Reflections on Winter and Looking Toward Spring
Last term ended with our production of Charlie Brown, which was lots of fun! I played Schroeder, a traditionally male role, but I think I was able to add my own influence to the character a bit. I tapped in to the original character's main personality trait—being obsessed with Beethoven—but I also tried to apply that excitement to her interactions with her friends.
The performance was in the final days before the end of term, so I wasn’t sure if many people would come, as that’s when tests tend to build up, but we ended up getting a lot of support from the student body, which was very heartening.
There was a while when I was kind of questioning why we were doing Charlie Brown of all shows–the subject matter on the surface seemed light, frivolous, and childish. I came, however, not only to appreciate the depth and wisdom of the small adventures of the six-year-old protagonists, but also to see how a fun children’s show doesn’t need a complex, mature plot to have an impact. I think it was uplifting.
Our music director, Devereaux, at the beginning of the process of creating the show said, “Why do people put comic strips at the end of newspapers? I don’t think it’s just for kids to read, although that’s part of it, but for adults, after reading a long, depressing segment of news, to have something light to make them laugh.” I think that was how the show was deeply significant. We’ve had months, years now, of heavy, heavy news, and a wholesome show filled with our love for one another as a cast, and carefully choreographed and rehearsed antics, was able to make some people smile. There is also something special about the relatability of Charlie Brown as a character. The show deals with mental health and has some very profound moments woven into its little stories. I think the school (and probably world) needed to see that, too.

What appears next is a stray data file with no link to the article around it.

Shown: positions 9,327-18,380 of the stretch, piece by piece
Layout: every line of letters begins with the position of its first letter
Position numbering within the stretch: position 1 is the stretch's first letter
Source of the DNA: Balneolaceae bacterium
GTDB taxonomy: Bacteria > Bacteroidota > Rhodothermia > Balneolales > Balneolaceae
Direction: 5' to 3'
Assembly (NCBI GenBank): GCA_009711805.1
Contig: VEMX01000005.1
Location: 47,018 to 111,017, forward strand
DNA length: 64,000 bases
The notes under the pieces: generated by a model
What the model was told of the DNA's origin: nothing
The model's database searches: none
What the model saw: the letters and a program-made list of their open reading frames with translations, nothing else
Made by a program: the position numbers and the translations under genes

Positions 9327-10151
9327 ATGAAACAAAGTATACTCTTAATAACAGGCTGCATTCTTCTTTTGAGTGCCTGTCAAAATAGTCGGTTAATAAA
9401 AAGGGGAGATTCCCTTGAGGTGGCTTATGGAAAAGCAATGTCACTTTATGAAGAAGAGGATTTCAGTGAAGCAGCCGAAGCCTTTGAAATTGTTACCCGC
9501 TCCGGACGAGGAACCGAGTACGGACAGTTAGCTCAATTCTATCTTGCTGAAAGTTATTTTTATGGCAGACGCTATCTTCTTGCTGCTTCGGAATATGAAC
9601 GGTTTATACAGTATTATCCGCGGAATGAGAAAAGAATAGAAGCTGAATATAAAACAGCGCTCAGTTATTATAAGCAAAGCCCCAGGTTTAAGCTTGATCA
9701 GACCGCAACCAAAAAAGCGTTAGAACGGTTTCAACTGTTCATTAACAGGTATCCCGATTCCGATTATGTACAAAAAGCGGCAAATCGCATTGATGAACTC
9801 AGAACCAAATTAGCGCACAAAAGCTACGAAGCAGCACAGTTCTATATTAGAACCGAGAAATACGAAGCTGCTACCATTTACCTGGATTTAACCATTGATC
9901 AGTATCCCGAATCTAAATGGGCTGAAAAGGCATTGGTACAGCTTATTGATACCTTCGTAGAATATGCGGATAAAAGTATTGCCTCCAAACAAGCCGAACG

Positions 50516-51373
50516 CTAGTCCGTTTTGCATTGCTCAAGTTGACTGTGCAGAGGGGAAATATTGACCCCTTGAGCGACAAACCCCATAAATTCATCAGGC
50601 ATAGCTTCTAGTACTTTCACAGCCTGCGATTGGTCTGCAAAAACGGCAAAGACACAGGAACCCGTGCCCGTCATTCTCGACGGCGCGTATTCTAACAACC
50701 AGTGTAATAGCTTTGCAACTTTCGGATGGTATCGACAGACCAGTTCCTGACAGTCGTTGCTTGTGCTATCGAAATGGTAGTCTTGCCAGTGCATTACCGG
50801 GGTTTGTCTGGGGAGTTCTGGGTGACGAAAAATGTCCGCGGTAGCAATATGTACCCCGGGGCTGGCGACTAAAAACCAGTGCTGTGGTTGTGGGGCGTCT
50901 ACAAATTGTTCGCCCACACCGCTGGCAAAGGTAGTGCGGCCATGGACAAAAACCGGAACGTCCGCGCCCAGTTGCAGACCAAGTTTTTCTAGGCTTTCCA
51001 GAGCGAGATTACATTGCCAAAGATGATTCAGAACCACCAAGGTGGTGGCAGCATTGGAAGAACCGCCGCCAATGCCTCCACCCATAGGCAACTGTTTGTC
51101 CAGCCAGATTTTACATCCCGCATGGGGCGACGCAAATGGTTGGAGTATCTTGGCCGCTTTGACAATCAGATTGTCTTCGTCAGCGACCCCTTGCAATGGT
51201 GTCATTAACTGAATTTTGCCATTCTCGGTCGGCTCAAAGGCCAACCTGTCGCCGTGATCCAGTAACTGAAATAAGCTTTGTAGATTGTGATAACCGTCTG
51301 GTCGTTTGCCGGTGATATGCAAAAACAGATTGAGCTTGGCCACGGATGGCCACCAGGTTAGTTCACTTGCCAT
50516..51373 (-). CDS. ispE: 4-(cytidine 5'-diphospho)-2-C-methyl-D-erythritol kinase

It was a special show, and ultimately the most special part for me wasn’t even touching the community, it was the tiny community we created with one another. I made some really good friends, and our long cast dinners were bright lights in my winter term.
As we progress into the spring (which already feels like it’s flying by!), I can feel new friendships and communities developing. I’ve loved, for example, being on the crew team, from watching Hairspray at our coach’s house during pre-season while eating ice cream and cookies, to blasting music on my friend’s speaker during walks down to the boathouse.
Our form has started the college process, and it seems like when you ask someone the best thing about their school, a common answer is "the people." At Groton, it’s the opportunities I’ve had to connect deeply with the people every term through a range of activities that are very meaningful to me.